Some Minnesota school districts will gather for a January vote on whether to dissolve the Technology and Information Educational Services (TIES) collaborative. The group is owned by 48 member districts, including Hastings School District.
"I am very fearful of how the spiral downward is going to start going quite quickly for a business model that is no longer working," Hastings Superintendent Tim Collins said during a board meeting earlier this month.
Collins attended a meeting with the members of TIES. He said the feeling in the room was for TIES to dissolve.
TIES was originally created in 1967 when five districts created a joint powers cooperative to centralize computer services.
"(At that time) the world of technology was quite expensive, so districts came together to share that cost," said Mark Wolak, executive director of TIES.
Today, TIES has grown to 48 member districts to provide technology and information services to school administrators, educators and students. TIES provides software systems, professional development, technology integration training for teachers, hardware and software support, ISP services and more.
Collins said TIES was a great organization and service for school districts, but as times changed it has become difficult to compete with other vendors. He still believes there could be a niche for the organization, but not necessarily with the current business model.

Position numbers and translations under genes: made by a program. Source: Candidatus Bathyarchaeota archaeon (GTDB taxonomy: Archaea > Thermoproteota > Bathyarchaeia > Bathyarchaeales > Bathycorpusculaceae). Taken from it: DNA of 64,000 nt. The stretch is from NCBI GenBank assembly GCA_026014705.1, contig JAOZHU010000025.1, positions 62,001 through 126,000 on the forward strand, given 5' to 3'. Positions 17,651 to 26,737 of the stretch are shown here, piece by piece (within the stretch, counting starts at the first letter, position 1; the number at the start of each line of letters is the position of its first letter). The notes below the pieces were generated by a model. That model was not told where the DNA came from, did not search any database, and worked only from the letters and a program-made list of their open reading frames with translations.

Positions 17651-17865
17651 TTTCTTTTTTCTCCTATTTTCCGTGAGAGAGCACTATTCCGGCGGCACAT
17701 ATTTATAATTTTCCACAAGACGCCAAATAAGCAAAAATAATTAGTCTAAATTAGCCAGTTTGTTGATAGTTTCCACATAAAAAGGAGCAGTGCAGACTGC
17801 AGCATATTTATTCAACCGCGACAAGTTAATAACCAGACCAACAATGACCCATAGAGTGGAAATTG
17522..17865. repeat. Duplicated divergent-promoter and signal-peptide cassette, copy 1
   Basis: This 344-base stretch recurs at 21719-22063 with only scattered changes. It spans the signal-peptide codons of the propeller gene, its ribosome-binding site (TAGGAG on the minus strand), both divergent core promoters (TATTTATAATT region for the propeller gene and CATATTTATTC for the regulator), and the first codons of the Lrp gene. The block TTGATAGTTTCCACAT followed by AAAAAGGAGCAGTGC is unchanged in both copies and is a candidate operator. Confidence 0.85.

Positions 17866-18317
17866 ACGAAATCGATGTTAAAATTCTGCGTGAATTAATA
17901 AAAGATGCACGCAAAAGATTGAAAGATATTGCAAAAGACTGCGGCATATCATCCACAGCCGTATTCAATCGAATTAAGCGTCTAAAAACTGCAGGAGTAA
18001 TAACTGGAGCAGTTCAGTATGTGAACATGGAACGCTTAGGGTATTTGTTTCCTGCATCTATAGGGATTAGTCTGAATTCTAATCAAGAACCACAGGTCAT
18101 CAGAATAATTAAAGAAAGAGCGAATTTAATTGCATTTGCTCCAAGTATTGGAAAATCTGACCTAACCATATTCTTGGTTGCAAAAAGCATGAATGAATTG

Wolak said most of the change in the market has taken place in the last decade with districts having more options in the marketplace. He said one of the possible drivers for the change has been the effort to bring technology into the classroom with a focus on personalization of learning.
The Hastings school district pays a base membership fee of $22,275 annually. Currently, District 200 uses five separate TIES products including TIES Depot, iCue, Fee Pay, Internet services and Portal Disaster Recovery.
TIES Depot allows the district to do group purchasing with other districts for technology hardware. Fee Pay is a software that allows parents to complete registration, payments and other online paperwork for athletics. The Portal Disaster Recovery is a backup in the event that the Internet goes down.
Collins said the district has already been looking into switching providers for iCue, a software used for storing tests and assessments, and Internet services. Luckily for District 200, he said, aside from the internet software it would not be a huge transition for the district to get the five products from another entity.
In January, Wolak said the districts will be able to make one of two choices. They can vote to dissolve the joint powers district entity or remodel the current agreement.
If the districts vote for a remodel, Wolak said they would take a closer look at what would need to be involved in that work so that TIES could meet the needs of the districts.
"I think the importance of this work is to give districts a chance to define the business relationship they want with TIES, if any," Wolak said.